How Can I Remember Math Properties?

By Mary Pletcher
Math properties apply to both multiplication and addition.

The basic properties of real numbers, including the associative, commutative, identity, inverse and distributive properties, are important to understand when learning addition and multiplication. They are also the building blocks for beginning algebra. Once you understand each property, you can use them to solve many different mathematical problems. Using the name of each property to remember the property itself is the easiest way to keep them straight.

Associate the associative property with the word associate. The associative property describes how you can group different sets of numbers together when adding or multiplying with the same result. Remember that in addition and multiplication, numbers or variables can associate with each other in different groups for the same result.

Connect the commutative property to the word commute, or travel. According to the commutative property, when adding or multiplying numbers or variables the order does not matter. The numbers or variables can "commute" from one position to another and the result will be the same.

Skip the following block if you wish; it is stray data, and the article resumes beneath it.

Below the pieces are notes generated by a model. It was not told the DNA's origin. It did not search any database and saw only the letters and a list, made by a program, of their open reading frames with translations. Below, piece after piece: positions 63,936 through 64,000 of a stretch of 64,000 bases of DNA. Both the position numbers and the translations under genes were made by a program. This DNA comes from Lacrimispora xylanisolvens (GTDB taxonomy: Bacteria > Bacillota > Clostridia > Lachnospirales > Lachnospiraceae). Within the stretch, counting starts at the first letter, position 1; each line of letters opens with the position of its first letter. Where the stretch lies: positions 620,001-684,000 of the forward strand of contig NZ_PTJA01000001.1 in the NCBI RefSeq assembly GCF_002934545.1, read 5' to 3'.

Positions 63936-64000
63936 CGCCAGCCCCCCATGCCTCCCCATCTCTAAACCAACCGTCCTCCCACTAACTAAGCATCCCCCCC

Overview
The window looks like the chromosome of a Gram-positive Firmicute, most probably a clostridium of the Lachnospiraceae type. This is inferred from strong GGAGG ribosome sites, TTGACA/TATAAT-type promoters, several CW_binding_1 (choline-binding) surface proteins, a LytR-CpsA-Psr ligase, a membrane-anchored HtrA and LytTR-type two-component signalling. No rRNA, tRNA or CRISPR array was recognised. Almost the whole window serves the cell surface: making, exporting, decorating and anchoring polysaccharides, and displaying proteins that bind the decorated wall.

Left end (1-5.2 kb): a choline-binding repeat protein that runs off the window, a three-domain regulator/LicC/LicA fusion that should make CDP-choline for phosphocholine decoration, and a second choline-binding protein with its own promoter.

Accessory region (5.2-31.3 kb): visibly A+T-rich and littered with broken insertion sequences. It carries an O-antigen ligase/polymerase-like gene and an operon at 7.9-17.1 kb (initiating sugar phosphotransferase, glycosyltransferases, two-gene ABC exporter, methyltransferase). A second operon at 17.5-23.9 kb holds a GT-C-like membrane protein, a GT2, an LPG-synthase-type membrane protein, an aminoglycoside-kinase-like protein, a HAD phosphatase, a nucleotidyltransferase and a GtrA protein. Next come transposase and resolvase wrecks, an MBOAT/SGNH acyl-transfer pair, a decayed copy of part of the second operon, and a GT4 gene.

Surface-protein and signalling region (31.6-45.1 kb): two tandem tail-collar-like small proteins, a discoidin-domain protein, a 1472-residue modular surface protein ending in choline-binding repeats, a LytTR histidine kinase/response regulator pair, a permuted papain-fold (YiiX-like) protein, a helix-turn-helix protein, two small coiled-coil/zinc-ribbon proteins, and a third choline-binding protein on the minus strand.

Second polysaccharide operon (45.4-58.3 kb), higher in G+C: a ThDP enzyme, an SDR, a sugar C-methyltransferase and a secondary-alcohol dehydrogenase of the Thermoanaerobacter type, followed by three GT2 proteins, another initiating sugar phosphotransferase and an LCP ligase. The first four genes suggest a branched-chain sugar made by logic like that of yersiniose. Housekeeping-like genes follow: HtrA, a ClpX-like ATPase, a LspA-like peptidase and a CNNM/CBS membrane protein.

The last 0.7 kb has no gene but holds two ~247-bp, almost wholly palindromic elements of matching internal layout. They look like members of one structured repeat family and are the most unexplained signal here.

Remember the identity property is a number that can be added to or multiplied by a number without changing its identity. In addition, the identity property is zero, because adding zero to any number results in the original number. In multiplication, the identity property is one.

Think of the reverse to help you remember the inverse property. The inverse property of addition means that for every number (x) there is a negative (-x) that will result in zero when added. The inverse property of multiplication shows that for every number (x) there is a number (1/x) that when multiplied by x will result in one.

Think of handing out or distributing a number throughout a quantity when multiplying to remember the distributive property. For example, if you have an equation of 2(x+y) you can distribute the 2 to write the equation as 2x+2y.